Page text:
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How heat affects roads, trains and planes

By Emily Clark, Sunday January 7, 2018 - 11:57 EDT
ABC image
Parts of the Hume Freeway have melted near Broadford in Victoria. - ABC

Roads can soften, train tracks do expand and, when temperatures are high enough, the book on how to fly some planes literally hasn't been written.

This is how heat can affect the three modes of transport we depend on most.

Roads

They could "melt" or soften and become sticky.

Road are made up of a gravel base, bitumen and then aggregate (crushed rock).

Professor Frank Bullen specialises in road pavement engineering and says: "The role of the bitumen is to hold the aggregate in place for the traffic to go over."

"Now, for various reasons the aggregate may be embedded into the bitumen or there's too much bitumen put down, or the traffic levels increased to a great amount and the road surface can become flushed," he said.

"This is OK, unless it becomes very hot."

Parts of the recently.

Professor Bullen explained it with the help of this photo:



"You can see the difference in the colour of the road. You see the black wheel paths, that's where the road has become flushed," he said.



Bitumen is "viscoelastic" so it responds to heat. As the temperature increases, the bitumen becomes sticky.

"If you've got high temperatures and low viscosity, and a flushed surface, the traffic may then pick up the road surface. In other words, The bitumen sticks to the tyres," he said.

A spokeswoman for VicRoads said hot weather could result in "bleeding of the road surface, which occurs when the bitumen becomes reactivated by warm temperatures and becomes soft and sticky".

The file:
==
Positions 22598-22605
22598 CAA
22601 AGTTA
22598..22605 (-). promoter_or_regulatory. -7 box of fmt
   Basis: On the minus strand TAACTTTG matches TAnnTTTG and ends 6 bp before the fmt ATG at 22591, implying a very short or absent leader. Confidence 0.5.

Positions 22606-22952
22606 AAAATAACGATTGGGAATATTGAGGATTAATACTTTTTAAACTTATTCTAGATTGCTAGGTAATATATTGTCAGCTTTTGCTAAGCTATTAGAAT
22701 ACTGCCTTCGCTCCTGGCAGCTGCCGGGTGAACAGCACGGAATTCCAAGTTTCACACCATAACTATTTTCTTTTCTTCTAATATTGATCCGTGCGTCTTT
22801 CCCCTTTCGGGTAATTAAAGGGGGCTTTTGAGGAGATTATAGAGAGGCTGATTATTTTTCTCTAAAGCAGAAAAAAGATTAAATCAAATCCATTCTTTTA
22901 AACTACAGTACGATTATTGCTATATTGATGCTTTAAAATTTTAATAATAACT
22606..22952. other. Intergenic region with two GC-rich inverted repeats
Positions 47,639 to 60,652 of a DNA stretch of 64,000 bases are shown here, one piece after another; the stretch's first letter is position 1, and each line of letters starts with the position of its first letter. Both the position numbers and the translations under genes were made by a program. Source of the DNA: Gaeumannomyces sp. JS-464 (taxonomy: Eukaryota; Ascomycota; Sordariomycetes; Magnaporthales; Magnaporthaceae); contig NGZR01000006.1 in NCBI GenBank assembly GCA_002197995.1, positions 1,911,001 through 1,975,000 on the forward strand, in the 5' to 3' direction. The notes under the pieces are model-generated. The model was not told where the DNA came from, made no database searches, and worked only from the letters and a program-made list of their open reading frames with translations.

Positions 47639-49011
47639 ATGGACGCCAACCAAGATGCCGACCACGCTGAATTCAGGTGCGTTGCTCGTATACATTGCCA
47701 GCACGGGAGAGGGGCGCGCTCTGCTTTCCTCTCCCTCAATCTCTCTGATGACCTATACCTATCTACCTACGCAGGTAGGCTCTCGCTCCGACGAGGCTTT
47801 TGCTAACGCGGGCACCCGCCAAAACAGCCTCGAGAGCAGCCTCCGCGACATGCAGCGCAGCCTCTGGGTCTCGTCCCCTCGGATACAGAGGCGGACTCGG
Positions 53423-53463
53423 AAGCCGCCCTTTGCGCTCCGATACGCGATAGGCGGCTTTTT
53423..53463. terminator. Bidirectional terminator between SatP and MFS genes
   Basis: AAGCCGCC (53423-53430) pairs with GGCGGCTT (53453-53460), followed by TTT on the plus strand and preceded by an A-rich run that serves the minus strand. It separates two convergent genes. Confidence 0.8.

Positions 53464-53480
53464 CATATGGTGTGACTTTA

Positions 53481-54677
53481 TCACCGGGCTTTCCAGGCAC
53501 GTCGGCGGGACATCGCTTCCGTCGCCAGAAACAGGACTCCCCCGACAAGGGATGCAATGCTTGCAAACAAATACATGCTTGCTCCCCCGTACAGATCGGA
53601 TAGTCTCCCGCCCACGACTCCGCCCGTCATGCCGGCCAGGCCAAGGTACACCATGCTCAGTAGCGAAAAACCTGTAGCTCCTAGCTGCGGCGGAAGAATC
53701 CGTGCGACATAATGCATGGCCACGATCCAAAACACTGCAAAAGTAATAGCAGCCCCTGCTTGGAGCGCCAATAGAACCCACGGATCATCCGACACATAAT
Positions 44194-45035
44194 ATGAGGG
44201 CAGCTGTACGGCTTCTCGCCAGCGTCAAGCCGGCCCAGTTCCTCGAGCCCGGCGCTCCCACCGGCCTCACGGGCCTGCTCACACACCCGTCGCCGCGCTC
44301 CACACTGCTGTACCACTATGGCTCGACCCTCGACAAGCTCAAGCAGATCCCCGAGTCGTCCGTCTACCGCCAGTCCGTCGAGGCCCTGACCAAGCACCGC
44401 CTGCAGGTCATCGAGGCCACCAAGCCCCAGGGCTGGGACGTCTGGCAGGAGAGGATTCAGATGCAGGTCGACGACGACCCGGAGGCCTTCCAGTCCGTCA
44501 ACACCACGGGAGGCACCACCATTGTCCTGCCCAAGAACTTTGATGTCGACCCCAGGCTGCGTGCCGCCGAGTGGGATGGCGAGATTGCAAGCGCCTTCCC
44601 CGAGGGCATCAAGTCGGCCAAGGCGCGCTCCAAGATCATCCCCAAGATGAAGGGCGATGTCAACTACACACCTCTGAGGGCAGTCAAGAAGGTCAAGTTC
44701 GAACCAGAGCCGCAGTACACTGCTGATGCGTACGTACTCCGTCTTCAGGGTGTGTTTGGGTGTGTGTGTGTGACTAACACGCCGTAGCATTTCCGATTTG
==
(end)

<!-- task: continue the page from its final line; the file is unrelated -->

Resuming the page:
"This, combined with higher than usual traffic volumes, has affected the pavement on the southbound carriageway of the Hume Freeway between Tallarook and Broadford," VicRoads said.

The temperature in the area hit just over 30 degrees Celsius at 5:00pm on Friday afternoon.

Flushed roads are an issue in the heat but also in the wet.

A technical note issued by VicRoads on pavement safety provides advice on how to "avoid flushed bitumen in sprayed seal surfaces".

It reads:

"Flushed, bleeding and smooth sprayed seal surfaces can result in reduced skid resistance."

"The worst thing about flushed surfaces is they have no texture, which means they don't have skid resistance when vehicles brake," Professor Bullen said.



Rail

Trains are likely to go slower.

It's common practice for rail operators to slow trains down during periods of high temperatures because tracks can "expand" or "distort".

In Melbourne, on how the heat affects its system.



"When the track temperature of a line reaches 55 degrees or higher, the maximum speed limit is restricted to 80 kilometres per hour," it reads.

"The tracks can expand in extreme temperatures and trains must travel at slower speeds to ensure customer safety."

When the ambient temperature is forecast to reach 42C, the maximum speed is reduced to 70kph, according to Metro Trains. Its trains usually run at 110kph.

this weekend.

Adelaide Metro has a plan that defines "extreme heat" as "two or more consecutive days with forecast 40C plus temperatures based on the Bureau of Meteorology website".

That plan to reduce services mostly affects weekdays, but "trains may also operate at reduced speeds as a safety precaution," according to .

will also limit speeds during extreme temperatures, as will .

"Heat speed restrictions have been imposed every summer in Perth for more than 30 years," information published by TransPerth reads.

"However, the impact has been greatly reduced as the Public Transport Authority has progressively replaced wooden sleepers with concrete.

"Track with concrete sleepers is much less affected by the heat."



Air

Planes can be delayed or grounded.

In June, several major US airlines as temperatures soared to the high 40s.

American Airlines cancelled flights out of Phoenix after temperatures reached 49C.

Aviation experts said hotter air was also thinner, causing a decline in performance for jet engines, especially during take-offs.

Also, there might not be any instructions on how to fly the aircraft when the temperatures get too high.

looked at the how extreme heat affects planes.

"The July heat-related Phoenix flight cancellations happened at least in part because airlines' operational manuals didn't include information for temperatures above 118 degrees Fahrenheit (47.8C) — because that kind of heat is historically uncommon," authors Ethan Coffel and Radley Horton reported.

"It's another example of how procedures may need to be updated to adapt to a warmer climate."


- ABC

© ABC 2018

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